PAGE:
But it is the series Beneath the Roses (2003-2008) that has made Crewdson truly famous. Shot using a large format camera, Crewdson makes large-scale photographs of elaborate and meticulously staged tableaux, which have been described as “micro-epics” that probe the dark corners of the psyche. Working in the manner of a film director, he leads a production crew, which includes a director of photography, special effects and lighting teams, casting director and actors. He typically makes several exposures that he later digitally combines to produce the final image. Photographs in the series of “brief encounters” include external dioramas (shot in a down at heel Western Massachusetts town), where Crewdson shuts down streets and lights the whole scene; to interior dialogues where houses are built on sound stages and the artist can control every detail of the production. Influences on these works include, but are not limited to:

David Lynch (Blue Velvet, Twin Peaks), Alfred Hitchcock (Vertigo), Steven Spielberg (Close Encounters), the paintings of Edward Hopper, Diane Arbus (the detritus of her photographic interiors), film noir, psychoanalysis, American suburbia, the American dream, the photographs of Walker Evans, Cindy Sherman and surrealism. Concepts that you could link to the work include loneliness, alienation, apathy, resignation, mystery, contemplation and confusion, identity, desire, memory and imagination.

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Now to the nuts and bolts of the matter.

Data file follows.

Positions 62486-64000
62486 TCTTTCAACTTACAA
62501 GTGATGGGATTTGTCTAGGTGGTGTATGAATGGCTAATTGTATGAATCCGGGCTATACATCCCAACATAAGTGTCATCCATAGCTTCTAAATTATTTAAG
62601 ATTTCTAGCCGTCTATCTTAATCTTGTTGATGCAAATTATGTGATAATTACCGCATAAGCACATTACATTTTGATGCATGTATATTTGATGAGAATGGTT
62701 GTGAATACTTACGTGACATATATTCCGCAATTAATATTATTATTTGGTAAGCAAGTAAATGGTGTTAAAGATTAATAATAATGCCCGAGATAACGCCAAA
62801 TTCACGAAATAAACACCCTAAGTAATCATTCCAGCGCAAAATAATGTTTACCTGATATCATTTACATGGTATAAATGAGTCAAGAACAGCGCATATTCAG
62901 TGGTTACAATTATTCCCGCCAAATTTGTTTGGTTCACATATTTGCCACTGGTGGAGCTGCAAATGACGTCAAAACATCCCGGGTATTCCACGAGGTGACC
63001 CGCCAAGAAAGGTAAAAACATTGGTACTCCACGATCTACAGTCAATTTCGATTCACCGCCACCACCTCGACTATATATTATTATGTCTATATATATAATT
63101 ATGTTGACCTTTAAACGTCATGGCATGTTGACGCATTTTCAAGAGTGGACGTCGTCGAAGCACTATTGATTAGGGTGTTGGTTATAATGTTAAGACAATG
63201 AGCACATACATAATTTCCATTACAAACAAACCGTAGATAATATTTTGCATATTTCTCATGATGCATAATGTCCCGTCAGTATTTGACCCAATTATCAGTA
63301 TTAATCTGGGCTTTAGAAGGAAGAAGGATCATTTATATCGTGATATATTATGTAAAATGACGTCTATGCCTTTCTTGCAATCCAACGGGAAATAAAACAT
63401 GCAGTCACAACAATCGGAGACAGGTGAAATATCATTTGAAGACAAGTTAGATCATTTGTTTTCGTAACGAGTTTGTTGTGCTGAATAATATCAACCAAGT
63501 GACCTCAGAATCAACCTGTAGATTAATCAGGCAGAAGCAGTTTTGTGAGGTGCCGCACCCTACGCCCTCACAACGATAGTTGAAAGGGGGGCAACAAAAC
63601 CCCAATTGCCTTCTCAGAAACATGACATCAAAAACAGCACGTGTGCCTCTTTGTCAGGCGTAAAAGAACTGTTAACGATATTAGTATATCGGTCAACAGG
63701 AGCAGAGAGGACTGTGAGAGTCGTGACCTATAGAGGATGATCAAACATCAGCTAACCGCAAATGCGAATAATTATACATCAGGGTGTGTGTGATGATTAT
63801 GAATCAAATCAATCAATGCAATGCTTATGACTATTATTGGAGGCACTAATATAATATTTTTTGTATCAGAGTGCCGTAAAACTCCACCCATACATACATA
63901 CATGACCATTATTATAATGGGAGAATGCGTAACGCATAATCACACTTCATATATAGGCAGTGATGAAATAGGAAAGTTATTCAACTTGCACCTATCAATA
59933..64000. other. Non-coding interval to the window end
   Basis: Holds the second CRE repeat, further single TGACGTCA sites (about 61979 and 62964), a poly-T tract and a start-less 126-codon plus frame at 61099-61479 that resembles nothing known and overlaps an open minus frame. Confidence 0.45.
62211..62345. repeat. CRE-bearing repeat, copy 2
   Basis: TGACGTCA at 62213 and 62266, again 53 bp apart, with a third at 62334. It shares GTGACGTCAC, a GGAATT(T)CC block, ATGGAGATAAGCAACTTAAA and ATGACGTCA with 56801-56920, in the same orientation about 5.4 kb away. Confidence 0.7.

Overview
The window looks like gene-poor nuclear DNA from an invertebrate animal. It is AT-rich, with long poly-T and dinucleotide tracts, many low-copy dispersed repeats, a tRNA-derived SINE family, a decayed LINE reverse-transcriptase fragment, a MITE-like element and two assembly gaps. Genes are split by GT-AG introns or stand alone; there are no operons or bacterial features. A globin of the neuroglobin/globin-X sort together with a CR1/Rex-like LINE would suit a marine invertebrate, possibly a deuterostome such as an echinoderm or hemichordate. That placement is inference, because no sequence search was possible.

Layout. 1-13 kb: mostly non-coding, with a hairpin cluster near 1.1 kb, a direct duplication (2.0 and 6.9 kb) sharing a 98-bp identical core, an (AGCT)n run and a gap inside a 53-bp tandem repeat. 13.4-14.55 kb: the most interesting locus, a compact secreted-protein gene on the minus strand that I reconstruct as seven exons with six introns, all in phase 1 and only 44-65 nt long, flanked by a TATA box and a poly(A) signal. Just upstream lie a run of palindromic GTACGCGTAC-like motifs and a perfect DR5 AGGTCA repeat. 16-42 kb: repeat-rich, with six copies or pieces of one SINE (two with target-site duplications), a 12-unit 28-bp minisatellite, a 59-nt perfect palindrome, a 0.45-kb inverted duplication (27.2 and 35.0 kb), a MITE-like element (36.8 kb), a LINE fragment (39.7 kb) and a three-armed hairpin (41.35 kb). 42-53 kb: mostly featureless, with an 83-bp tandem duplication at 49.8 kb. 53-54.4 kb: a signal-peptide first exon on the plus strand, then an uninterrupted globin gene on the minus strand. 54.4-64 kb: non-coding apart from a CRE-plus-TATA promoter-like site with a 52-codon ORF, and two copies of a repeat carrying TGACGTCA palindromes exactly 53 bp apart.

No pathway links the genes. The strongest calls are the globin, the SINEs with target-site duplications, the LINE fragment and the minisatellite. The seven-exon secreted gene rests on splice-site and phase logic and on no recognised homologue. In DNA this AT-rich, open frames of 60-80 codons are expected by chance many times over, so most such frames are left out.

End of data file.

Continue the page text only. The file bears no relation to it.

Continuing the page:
Another major influence that I will add is that of the great Italian director Federico Fellini (La Dolce Vita – The Sweet Life) who shot most of that film on the sets at Cinecittà studios in Rome. It is perhaps no coincidence that Crewdson, on his first overseas film shoot, shot the series Sanctuary at the very same location. Crewdson’s photographs in the series Beneath the Roses are an American form of  “The Sweet Life.” In 1961, the New York Times film critic Bosley Crowther praised Fellini’s “brilliantly graphic estimation of a whole swath of society in sad decay and, eventually, a withering commentary on the tragedy of the over-civilized… Fellini is nothing if not fertile, fierce and urbane in calculating the social scene around him and packing it onto the screen. He has an uncanny eye for finding the offbeat and grotesque incident, the gross and bizarre occurrence that exposes a glaring irony. He has, too, a splendid sense of balance and a deliciously sardonic wit that not only guided his cameras but also affected the writing of the script. In sum, it is an awesome picture, licentious in content but moral and vastly sophisticated in its attitude and what it says.”1 The same could equally be said of the Crewdson and his masterpieces in Beneath the Roses. Crewdson is in love with Fellini’s gesture – of the uplifting of the characters and their simultaneous descent into “sweet” hedonism, debauchery and decadence using the metaphor of downfall (downfall links each scene in La Dolce Vita, that of a “downward spiral that Marcello sets in motion when descending the first of several staircases (including ladders) that open and close each major episode.”)2 Crewdson’s “spectacular apocalypses of social enervation”3 mimic Fellini’s gestural flourishes becoming Crewdson’s theme of America’s downfall, America as a moral wasteland. Crewdson’s is “an aesthetic of disparity” that builds up a cumulative impression on the viewer that finds resolution in an “overpowering sense of the disparity between what life has been or could be, and what it actually is.”4